The New Juaben Traditional Area in the Eastern Region is in a state of mourning after reports of the death of its paramount chief, Daasebre Professor Emeritus Oti Boateng, hit the township.
The 83-year-old revered traditional ruler, according to the Daily Graphic, died about two weeks ago after a short illness.
Although we cannot independently confirm, the state newspaper said multiple sources in the palace and also the family, who confirmed the sad news, said the New Juaben Traditional Council was expected to officially announce the death today.
“A visit to the palace yesterday showed the place was very quiet, with no activity at all. Although some traditional leaders were sighted within the palace, visitors were, however, not allowed to enter,” the newspaper reported.
The late Daasebre Oti Boateng was not only a distinguished traditional ruler but also an academician and internationally recognised statistician who worked at various times with the United Nations and other international organisations.
One of the key crusades he launched in recent times was the Root-Based Model (RBM), an innovative development model to reduce poverty and inequality in Ghana and on the African continent.
He wrote a book to support his internationally acclaimed and award-winning development model.
Also, he offered key support to the Graphic-Zoomlion National Sanitation Project when it was launched in the Eastern Regional capital, Koforidua, last July.
The Omanhene was the chairman during the Sanitation Dialogue, at which he underscored the need for inclusiveness in the national bid to make the country clean.
At the event, Daasebre called for a change in attitude towards environmental sanitation by stressing the need for people to always keep their surroundings tidy.
“Also, there is the need for a continuous campaign on proper sanitation practices to drum home the consequences of filth on the health of the people. There must be a sustainable social intervention on sanitation by the government as well,” he emphasised.
Daasebre Oti Boateng acceded the New Juaben Stool in 1992, succeeding his elder brother, the late Daasebre Nana Kwaku Boateng II.
There were plans to launch the celebration of his 30th anniversary on the stool next year.
He was a member of the Yiadom-Hwedie Royal Family of Juaben, Ashanti, and New Juaben. His mother was the queenmother of Juaben in Ashanti.
As a traditional ruler, Daasebre Oti Boateng strengthened the New Juaben Traditional Council as a local institution for the prosperity of the people.
He institutionalised the first traditional festival in post-independence Ghana – the Akwantukese or the Great Migration – which brings into contemporary prominence a missing but critical and major event of Asante history in Ghana.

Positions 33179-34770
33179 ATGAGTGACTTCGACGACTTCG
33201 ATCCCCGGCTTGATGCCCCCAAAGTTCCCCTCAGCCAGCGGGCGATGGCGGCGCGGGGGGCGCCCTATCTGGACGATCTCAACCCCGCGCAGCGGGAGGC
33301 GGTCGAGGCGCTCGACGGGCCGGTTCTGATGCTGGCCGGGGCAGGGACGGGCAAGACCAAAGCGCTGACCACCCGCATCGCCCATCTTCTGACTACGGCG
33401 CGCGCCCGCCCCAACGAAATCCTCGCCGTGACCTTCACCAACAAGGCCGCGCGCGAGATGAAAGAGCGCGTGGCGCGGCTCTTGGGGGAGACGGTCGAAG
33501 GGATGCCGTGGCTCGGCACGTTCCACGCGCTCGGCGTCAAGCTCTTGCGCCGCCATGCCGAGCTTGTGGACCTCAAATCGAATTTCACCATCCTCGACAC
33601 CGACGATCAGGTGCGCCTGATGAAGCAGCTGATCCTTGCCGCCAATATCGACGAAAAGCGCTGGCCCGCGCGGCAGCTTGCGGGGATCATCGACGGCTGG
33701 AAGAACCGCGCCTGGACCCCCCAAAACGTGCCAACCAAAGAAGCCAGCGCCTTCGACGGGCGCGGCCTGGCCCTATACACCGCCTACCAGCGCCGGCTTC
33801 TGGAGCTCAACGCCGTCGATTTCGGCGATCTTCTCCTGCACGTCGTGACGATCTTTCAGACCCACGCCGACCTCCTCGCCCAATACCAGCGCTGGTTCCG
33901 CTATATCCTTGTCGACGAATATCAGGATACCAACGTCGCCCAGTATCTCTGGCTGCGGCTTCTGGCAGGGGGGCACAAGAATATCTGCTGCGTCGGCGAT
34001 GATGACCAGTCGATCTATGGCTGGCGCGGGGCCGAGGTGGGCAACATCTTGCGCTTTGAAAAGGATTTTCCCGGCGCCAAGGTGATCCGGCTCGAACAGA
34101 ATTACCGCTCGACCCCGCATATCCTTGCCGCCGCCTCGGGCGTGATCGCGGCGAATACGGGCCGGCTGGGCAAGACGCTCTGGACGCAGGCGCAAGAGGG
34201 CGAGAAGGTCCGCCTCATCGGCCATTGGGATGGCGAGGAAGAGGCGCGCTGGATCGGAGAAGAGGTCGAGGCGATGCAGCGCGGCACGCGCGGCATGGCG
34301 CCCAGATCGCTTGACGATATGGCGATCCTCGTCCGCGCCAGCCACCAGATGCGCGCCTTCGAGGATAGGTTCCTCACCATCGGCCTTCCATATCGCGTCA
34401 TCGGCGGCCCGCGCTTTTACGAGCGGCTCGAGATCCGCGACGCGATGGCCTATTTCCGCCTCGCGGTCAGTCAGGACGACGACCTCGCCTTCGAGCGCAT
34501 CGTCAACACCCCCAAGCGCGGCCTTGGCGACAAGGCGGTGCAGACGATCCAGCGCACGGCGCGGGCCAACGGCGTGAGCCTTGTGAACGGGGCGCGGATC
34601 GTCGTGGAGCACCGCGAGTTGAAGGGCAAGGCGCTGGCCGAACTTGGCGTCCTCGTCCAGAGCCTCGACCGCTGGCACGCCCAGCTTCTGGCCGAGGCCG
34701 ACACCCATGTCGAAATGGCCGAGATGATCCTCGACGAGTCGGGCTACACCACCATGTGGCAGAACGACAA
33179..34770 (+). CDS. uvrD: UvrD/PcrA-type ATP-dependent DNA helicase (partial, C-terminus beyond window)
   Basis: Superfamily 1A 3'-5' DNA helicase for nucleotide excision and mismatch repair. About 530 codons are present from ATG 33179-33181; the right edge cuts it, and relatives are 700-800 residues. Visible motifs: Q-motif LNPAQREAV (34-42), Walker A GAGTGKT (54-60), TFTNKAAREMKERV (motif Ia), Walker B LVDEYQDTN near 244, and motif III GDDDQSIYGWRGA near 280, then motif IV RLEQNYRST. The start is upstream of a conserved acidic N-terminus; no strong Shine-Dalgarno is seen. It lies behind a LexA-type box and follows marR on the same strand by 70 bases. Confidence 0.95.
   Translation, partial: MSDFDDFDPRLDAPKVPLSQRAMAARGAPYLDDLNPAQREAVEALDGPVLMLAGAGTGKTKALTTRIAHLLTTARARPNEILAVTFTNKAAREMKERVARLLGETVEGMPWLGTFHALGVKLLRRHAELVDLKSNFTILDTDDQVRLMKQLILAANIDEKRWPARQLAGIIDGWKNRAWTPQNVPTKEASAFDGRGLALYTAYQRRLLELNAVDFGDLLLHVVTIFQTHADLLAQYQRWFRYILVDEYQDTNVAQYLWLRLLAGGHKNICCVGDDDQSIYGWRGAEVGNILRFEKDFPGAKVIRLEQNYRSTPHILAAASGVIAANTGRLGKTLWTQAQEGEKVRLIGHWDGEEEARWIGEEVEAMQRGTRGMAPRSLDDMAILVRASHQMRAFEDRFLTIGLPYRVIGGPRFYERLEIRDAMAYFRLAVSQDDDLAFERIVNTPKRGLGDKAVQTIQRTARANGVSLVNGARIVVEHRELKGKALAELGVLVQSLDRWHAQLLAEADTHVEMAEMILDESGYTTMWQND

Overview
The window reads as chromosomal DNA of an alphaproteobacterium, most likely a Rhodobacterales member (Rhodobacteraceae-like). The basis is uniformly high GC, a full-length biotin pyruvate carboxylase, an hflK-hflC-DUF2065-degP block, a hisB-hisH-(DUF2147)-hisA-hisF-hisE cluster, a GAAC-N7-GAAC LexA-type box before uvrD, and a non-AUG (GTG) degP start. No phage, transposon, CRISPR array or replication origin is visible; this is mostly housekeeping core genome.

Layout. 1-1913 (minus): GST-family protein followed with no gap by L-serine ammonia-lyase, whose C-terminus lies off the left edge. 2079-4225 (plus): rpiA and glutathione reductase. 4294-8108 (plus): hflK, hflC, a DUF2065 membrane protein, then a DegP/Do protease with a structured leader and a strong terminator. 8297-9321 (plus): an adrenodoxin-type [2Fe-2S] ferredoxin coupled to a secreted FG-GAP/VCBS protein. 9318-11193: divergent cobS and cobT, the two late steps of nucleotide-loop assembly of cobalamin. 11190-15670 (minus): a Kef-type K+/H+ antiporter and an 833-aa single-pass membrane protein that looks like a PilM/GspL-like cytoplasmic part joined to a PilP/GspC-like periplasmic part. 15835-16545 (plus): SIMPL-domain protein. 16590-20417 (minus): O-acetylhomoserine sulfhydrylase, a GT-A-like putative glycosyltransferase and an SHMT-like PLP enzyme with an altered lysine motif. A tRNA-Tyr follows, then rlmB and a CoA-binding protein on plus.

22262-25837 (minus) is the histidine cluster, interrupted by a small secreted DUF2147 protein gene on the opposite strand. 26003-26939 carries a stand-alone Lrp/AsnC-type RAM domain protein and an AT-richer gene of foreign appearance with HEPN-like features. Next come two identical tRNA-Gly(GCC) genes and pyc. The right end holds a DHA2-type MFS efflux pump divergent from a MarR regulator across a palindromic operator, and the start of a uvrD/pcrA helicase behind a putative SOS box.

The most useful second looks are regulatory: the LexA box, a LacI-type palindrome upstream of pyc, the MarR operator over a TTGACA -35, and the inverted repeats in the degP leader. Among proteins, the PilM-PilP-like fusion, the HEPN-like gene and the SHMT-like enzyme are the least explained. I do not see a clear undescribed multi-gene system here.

He was also a former president of the Eastern Regional House of Chiefs.
Known in private life as Professor Emeritus Emmanuel Oti Boateng, he was acknowledged as a global authority in statistics and was the recipient of many national and international awards, including a recognition as one of the greatest minds of the 21st century by the American Biographical Institute.
In 1982, he was appointed to the high office of Government Statistician and served with distinction for a record period of nearly 18 years until 2000.
As Government Statistician, he successfully conducted the 1984 population census, amid great challenges of an entire country under military curfew.
In March 1987, he was elected the first African Chairman of the United Nations Statistical Commission and was again elected the first African Chairman of the International Conference of Labour Statisticians at its 15th Session in Geneva in 1993.
From 2003 to 2018, Daasebre served as a United Nations Commissioner on the International Civil Service Commission, representing Africa south of the Sahara.
As a true academician, Daasebre Prof. Emeritus Oti Boateng authored six books, including Barack Obama- Africa’s Gift to the World and Akwantuse Festival 2017.
His three-volume series: “Development In Unity Volumes I, II, & III”, completed in January 2019, is a compendium of his research works and exploits spanning over four decades written to revolutionise development thoughts and inspire a new generational philosophy of development.
His latest book, Implementing the Root-Based Development, presents a practical implementation plan for his award-winning RBD of development and the results of the first baseline survey conducted under the model in 2020 to ensure sustainable community development.
He has over 100 technical publications to his credit in the areas of population and health, statistics, governance, disaster management, economics and policy issues.
He holds a Bachelor of Science with honours degree in Economics from the University of Ghana, a Master of Science in Statistics from the London School of Economics and Political Science and a Doctor of Philosophy in Statistics from the University of Liverpool, United Kingdom.
Before his tertiary education, he attended the Konongo/Odumasi Senior High School for his secondary education
Until his death, he was the Chancellor of the All Nations University in Koforidua.